Posted by 翼武道具 on 9th Sep 2023

Grades of Himo? Why do they have different prices?

* Short answer: Higher price = Better durability

However, there are some differences and also recommendations about when to use each type of Himo, so let's divide them by grades to understand them properly:

- Nami: "The cheapest Himo". As you can imagine, is not dyed with real Aizome (just navy color), therefore no leaking of color (good if you don't want Aizome stain). They are very flexible but not so durable, and they fade into a purple-ish color (with the concentration of sweat after use, and by long exposure to direct sunlight).

- Jousei: "The superior quality or luxury Himo". Actually it is not so premium as its name implies. Basically it is a thicker version of the Nami Himo, with Aizome, less affordable than the Nami of course, but close to the next grade in terms of price, not quality! which is why we do not recommend it so much (if you want something cheap: Nami. If you are looking for more durability; look for the next grades!).

- Ume: "Thick Himo, medium grade". As an Aizome affordable option this would be recommended instead of the Jousei Himo because it is thick but flexible (easy to tie), with medium durability (we consider this to be the standard grade Himo for training).

- Take: "Hard Himo, good quality". A great option for those who wants a durable Aizome Himo, without being too rigid or too expensive as the next grade.

Matsu: "The highest grade Himo". Thick and hard Aizome Himo. It has the best durability compared with the other ones, but it also has a weak point, which is not necessarily its very high price: its rigidity makes tying it difficult and with the Aizome gets a little slippery tending to become loose easily.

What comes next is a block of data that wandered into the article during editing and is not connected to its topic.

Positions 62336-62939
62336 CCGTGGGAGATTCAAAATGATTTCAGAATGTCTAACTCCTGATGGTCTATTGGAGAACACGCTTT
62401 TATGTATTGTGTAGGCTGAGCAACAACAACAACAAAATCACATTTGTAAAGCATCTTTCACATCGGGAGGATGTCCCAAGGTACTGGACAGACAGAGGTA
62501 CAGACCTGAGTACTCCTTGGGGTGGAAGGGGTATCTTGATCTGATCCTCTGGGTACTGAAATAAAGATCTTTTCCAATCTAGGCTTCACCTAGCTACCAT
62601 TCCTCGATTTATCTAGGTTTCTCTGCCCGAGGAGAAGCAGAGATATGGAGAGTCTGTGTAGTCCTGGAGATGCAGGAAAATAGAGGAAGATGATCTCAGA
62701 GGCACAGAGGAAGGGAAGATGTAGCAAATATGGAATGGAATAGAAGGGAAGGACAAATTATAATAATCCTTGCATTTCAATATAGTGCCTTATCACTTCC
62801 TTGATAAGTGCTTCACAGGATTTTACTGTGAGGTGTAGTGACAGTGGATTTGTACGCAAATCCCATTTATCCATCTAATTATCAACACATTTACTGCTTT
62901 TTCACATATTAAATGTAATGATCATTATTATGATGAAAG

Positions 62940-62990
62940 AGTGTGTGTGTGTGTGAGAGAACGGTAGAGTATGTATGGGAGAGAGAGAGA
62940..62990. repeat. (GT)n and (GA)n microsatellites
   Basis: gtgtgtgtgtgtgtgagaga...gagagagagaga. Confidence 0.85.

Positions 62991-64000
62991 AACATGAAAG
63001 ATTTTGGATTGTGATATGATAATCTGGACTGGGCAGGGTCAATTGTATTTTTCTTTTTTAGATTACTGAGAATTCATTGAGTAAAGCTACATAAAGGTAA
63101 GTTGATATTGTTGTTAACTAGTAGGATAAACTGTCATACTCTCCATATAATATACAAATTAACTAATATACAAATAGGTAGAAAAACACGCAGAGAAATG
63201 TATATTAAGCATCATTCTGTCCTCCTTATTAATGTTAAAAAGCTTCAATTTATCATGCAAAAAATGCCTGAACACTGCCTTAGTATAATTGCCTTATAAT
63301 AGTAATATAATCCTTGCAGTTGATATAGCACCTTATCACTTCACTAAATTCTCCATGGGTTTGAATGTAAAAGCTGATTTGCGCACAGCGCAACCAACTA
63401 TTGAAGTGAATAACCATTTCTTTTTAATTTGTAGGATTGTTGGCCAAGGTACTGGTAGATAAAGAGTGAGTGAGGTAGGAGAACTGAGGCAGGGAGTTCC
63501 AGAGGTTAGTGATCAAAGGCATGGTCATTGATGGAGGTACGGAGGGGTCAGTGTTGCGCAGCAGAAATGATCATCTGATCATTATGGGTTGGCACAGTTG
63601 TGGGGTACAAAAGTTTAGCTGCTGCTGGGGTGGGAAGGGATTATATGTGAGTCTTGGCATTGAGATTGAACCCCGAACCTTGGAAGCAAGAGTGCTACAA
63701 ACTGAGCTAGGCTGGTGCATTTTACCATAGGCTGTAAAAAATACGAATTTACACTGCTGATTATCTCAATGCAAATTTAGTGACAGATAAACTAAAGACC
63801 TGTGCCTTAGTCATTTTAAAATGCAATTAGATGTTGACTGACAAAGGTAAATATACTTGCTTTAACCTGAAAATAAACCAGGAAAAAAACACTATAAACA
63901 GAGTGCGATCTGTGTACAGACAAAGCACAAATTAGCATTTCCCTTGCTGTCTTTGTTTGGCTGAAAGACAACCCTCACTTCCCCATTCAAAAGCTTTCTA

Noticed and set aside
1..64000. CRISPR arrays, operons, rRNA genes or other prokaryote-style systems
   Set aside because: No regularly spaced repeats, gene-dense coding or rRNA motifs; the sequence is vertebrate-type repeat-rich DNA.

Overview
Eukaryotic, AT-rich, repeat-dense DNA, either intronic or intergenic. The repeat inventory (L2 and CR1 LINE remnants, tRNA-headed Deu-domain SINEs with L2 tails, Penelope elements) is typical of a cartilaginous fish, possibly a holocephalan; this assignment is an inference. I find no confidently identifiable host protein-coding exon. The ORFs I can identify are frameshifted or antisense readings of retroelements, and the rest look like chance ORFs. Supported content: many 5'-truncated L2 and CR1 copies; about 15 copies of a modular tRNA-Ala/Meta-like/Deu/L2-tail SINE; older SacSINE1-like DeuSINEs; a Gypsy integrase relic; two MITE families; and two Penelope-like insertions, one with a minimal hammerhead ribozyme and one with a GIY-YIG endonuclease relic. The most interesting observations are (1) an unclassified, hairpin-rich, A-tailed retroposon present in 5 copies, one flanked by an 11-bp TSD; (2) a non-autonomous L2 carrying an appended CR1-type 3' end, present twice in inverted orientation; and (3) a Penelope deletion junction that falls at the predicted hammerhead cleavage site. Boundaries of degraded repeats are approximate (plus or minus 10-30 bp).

Which should I choose? 


- Nami: Good as a spare Himo, or for small kids and beginners. 

- Jousei: For beginners and kids that want to experience Aizome.

- Ume: Recommended as a standard thick Aizome Himo for normal practices, for average level.

- Take: This is probably the Himo you would like to use if you are an advance practitioner; Durability without compromising too much its flexibility.

- Matsu: When you need to look as sharp as possibly; for Dan examination for example. And also good when you practice too much in humid weather conditions and you have experienced already many Men/Do Himo worn down. We suggest to wash it previous the first use: Leave them submerged in cold water mixed with some white vinegar during one night and that would do the trick (otherwise it would be really difficult to tie!).

* Every Himo is made with a certain number of threads: Higher count means higher durability (but also thickness and hardness).

* White (or color Himo) also can be divided by grade. You will usually find Nami and Ume types though.

* Some Aizome Himo are sold pre-washed (so you can use them immediately after the purchase!).

* To make them more flexible and increase their lifespan we suggest to clean the concentrated sweat absorbed by the Himo (they are basically cotton sponges!) once in a while; depending how much you practice and the weather conditions.

You can check out our Himo section here!